Stephen J. Thorne/Legion Magazine
While soldiers on the ground wallowed in the mud, cringing under artillery bombardments and awaiting the next dreaded order to go over the top, the pilots revelled in the glory and the anticipation of another day flying in the wild blue.

At night, they would engage in the drunken, bittersweet celebrations and tributes to their fallen brethren, knowing all the while that horrible fiery death or disfigurement awaited them in the blink of an eye, a fraction of a second’s miscalculation, or a moment’s loss of concentration. Over time, the underlying stress would do its work, chipping away at their psyche.

In April 1917, the Royal Flying Corps’ worst month, the average life expectancy of a British pilot on the Western Front was 69 flying hours. Denied parachutes, many carried a handgun to avoid unnecessary suffering should their plane be burned or disabled.

Those who flew belonged to an exclusive club whose members quickly came to understand the special place they occupied. The rare air above 10,000 feet brought on hypoxia, a potentially fatal high, but there were no borders up there among the clouds.

In the Roberto de Haro novel Twist of Fate: Love, Intrigue and the Great War, the protagonist, a Louisiana Cajun named Quentin Norvell, describes the experience of flying in combat with the French Air Service during the First World War.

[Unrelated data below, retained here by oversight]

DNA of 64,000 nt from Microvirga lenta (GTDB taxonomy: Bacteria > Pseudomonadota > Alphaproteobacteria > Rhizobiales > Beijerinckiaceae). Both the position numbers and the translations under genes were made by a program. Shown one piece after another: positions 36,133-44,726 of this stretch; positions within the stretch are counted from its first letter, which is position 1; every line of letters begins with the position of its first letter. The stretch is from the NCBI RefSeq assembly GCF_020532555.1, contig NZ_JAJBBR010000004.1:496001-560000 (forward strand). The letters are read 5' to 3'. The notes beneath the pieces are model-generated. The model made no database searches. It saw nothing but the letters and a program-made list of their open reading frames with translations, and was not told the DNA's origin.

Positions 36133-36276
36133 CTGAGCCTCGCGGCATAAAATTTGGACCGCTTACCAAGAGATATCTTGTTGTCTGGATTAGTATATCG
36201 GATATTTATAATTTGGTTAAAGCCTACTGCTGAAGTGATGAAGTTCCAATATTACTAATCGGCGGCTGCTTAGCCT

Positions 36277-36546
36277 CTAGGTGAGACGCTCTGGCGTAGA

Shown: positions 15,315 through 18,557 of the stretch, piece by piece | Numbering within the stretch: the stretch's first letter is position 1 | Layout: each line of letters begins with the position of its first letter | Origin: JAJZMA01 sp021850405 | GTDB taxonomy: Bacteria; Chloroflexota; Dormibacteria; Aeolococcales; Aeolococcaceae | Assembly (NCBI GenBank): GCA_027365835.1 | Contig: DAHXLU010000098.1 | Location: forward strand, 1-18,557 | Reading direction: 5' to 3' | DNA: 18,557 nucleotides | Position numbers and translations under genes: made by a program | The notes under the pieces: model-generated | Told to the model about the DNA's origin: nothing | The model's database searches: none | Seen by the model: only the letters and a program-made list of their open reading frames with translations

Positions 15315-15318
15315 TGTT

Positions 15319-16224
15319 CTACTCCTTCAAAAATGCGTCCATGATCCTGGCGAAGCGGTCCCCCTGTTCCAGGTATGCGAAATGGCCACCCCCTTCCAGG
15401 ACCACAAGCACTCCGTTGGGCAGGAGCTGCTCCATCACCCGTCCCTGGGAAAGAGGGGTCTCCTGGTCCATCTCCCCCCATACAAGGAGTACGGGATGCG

“There’s a bond between fighter pilots, even if we’re adversaries,” he says. “You see, we share the same things, the deafening noise of the engine which blots out our hearing, the speed and maneuverability of our planes, the sensation of flight, and the single purpose of defeating your opponent.

“It all comes down to one man pitted against another, high above the ground, making instant decisions that determine success or failure, and often death. There’s not enough time to think about hate.

“The enemy pilot knows my purpose is the same as his. If I hate anything…it’s the need for us to fight and kill each other.”

Indeed, opposing airmen went to astonishing lengths to help each other in the First World War, even warning the other side of where they were about to drop bombs and sending photographs of graves when they buried enemy dead.

Diaries kept by a young pilot from Pembrokeshire, England, reveal how camaraderie sometimes took precedence over hostilities, particularly between British and German flyers.

The notes taken by the 22-year-old Royal Naval Air Service pilot, William David Sambrook, suggest German adversaries warned their British enemies of where they planned to drop bombs.

Posted to Coudekerque airfield near Dunkirk, France, in 1916, Sambrook’s diaries tell of almost daily bombing raids on German-held aerodromes, docks, and Zeppelin sheds at Bruges and Zeebrugge in Belgium.

Captain Gerald Gibbs (left) and his observer pose with the German aircrew (centre) Gibbs shot down, then treated to dinner. Two weeks later, one of the Germans sent him fan mail asking for his autograph.